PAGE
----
Short steps on how to read a paper: Part 12: Probability
In this short step, I hope to explain probability or p values. I wonder if readers of papers do not always understand the meaning of p-values? This information is not a complex area of an article. But I wonder if authors and statisticians unintentionally make it complicated. So here is my attempt at explaining p values.
Let’s look at probability.
We all know that if we toss a balanced coin 100 times, there is a fair chance that we will get heads and tails 50 times each. This means that the probability of heads or tails is 50:50.
P values in a scientific paper represent the chances of a particular result. In the coin-tossing exercise, we can say that p=0.5.
When we look at a scientific paper, there is always a probability that a difference between interventions has occurred entirely by chance. We, therefore, have to decide on the level of probability we can accept.
Statisticians have decided that the level of risk that we should accept that a result has occurred by chance is 5% or p=0.05. This figure is often called statistical significance. Therefore, if we are reading a paper and the authors report that the difference is statistically significant at p<0.05, then we are taking a 5% risk that any difference has occurred by chance.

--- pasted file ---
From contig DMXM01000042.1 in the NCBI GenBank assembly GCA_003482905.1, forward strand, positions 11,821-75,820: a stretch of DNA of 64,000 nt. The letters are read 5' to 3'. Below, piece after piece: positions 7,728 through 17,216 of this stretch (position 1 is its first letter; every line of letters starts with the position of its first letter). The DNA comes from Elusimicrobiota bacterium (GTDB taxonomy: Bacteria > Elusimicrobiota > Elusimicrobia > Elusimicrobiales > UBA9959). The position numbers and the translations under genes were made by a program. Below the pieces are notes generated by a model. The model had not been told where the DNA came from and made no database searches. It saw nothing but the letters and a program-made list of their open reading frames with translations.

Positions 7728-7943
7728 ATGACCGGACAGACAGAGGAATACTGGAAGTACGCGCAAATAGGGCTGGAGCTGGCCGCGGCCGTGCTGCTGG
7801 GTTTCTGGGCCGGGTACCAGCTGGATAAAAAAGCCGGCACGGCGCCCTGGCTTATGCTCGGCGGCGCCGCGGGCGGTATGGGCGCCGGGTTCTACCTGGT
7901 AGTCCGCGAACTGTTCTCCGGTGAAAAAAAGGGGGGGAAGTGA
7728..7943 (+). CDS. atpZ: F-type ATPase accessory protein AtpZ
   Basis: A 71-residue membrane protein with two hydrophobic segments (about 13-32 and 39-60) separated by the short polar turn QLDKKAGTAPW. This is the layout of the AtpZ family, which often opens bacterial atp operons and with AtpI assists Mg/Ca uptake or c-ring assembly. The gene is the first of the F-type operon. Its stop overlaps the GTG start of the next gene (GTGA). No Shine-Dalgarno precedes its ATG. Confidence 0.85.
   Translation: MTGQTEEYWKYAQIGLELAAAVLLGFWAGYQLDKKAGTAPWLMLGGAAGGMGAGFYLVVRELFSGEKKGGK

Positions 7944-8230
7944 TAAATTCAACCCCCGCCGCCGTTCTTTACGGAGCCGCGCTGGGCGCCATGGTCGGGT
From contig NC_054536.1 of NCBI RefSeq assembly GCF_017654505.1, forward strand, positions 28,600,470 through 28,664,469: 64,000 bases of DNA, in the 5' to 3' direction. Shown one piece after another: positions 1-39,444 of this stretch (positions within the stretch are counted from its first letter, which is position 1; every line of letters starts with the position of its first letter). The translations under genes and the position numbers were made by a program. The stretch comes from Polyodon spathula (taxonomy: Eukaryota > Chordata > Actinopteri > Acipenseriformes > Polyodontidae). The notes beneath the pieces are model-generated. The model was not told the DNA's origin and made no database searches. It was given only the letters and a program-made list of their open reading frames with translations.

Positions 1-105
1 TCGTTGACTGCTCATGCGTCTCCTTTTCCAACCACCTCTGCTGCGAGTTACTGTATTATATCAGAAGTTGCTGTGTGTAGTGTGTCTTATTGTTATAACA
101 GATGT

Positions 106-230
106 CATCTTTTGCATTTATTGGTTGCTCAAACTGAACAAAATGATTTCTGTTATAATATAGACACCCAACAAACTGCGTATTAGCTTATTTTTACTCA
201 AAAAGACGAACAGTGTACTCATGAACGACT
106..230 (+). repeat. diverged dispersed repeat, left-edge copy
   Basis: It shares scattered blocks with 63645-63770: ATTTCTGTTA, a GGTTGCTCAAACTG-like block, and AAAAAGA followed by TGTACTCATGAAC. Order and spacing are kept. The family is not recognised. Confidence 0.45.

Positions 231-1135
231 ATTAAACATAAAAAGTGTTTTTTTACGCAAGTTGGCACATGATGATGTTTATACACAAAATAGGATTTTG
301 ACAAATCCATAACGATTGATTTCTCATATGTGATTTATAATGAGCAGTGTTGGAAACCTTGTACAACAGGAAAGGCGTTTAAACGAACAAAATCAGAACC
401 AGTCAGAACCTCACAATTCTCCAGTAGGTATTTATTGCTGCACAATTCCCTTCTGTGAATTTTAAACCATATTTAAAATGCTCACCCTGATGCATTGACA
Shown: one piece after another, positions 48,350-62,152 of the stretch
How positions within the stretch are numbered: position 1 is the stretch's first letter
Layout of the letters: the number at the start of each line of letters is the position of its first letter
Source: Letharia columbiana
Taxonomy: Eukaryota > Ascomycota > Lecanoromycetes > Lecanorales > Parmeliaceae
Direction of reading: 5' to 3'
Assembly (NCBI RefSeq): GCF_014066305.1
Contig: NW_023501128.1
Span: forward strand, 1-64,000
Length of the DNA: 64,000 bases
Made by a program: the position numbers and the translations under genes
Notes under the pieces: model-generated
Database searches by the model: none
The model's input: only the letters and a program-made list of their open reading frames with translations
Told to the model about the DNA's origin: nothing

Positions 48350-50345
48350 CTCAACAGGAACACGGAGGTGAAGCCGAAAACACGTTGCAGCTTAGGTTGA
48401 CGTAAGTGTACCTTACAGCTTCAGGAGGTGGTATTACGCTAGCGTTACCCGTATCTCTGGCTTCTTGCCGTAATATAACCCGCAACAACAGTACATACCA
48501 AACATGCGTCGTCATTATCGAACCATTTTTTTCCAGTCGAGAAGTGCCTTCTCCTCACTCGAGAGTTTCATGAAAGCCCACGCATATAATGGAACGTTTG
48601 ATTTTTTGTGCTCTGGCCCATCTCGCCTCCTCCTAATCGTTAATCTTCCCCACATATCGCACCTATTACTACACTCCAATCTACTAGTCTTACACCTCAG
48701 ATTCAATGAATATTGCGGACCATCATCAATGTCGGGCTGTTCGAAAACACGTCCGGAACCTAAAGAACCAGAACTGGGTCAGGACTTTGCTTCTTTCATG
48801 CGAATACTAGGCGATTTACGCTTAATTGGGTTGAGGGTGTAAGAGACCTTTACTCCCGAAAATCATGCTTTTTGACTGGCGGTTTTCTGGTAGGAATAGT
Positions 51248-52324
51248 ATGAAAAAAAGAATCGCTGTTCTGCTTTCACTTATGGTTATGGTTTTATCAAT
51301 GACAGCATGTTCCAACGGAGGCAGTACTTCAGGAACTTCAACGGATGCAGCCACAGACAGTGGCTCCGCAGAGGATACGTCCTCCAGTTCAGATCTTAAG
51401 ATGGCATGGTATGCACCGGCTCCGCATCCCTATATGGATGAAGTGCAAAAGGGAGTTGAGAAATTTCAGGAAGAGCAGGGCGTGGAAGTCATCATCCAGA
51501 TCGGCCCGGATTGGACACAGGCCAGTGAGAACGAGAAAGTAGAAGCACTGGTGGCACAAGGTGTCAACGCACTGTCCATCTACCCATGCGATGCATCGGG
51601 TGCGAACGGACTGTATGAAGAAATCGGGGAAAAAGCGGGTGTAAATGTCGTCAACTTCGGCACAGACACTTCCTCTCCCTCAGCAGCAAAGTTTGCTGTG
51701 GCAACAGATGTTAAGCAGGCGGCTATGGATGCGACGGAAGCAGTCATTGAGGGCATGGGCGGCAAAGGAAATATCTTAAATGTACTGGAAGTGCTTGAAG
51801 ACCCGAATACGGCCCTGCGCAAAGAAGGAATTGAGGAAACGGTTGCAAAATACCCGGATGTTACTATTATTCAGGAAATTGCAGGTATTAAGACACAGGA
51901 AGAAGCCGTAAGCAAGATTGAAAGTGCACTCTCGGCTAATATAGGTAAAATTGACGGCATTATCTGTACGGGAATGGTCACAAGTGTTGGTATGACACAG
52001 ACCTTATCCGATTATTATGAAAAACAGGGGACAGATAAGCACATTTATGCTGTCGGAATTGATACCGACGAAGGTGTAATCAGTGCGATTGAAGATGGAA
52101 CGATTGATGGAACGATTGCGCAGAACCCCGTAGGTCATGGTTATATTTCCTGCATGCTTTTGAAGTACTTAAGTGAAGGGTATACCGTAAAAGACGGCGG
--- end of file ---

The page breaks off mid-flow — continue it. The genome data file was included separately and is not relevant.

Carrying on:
When p<0.01, the risk we are taking is 1%.
It is as simple as that.
Now to complicate things!
All this is very well. But what happens if p<0.07. It is not statistically significant. But the risk is still low at 7%. In this case, as readers, it is up to us to decide if this is sufficient risk for us to accept that there is a difference. Therein, lies a big problem with P values- the relatively arbitrary nature of the cut-off. This is why statisticians like to see P values presented with associated effect sizes and confidence intervals. The latter helps us evaluate the size and potential relevance of any difference and the precision of that estimate of effect.
It is also crucial to realise that if a result is p=<0.01, it does not mean that it is any more important than p<0.05. Authors tend to get excited about low p values. But they only mean that the probability of a result occurring by chance is lower.
I hope that this explanation is clear, if not, ask in the comments section.
Next week I am going to look at effect size.
Emeritus Professor of Orthodontics, University of Manchester, UK.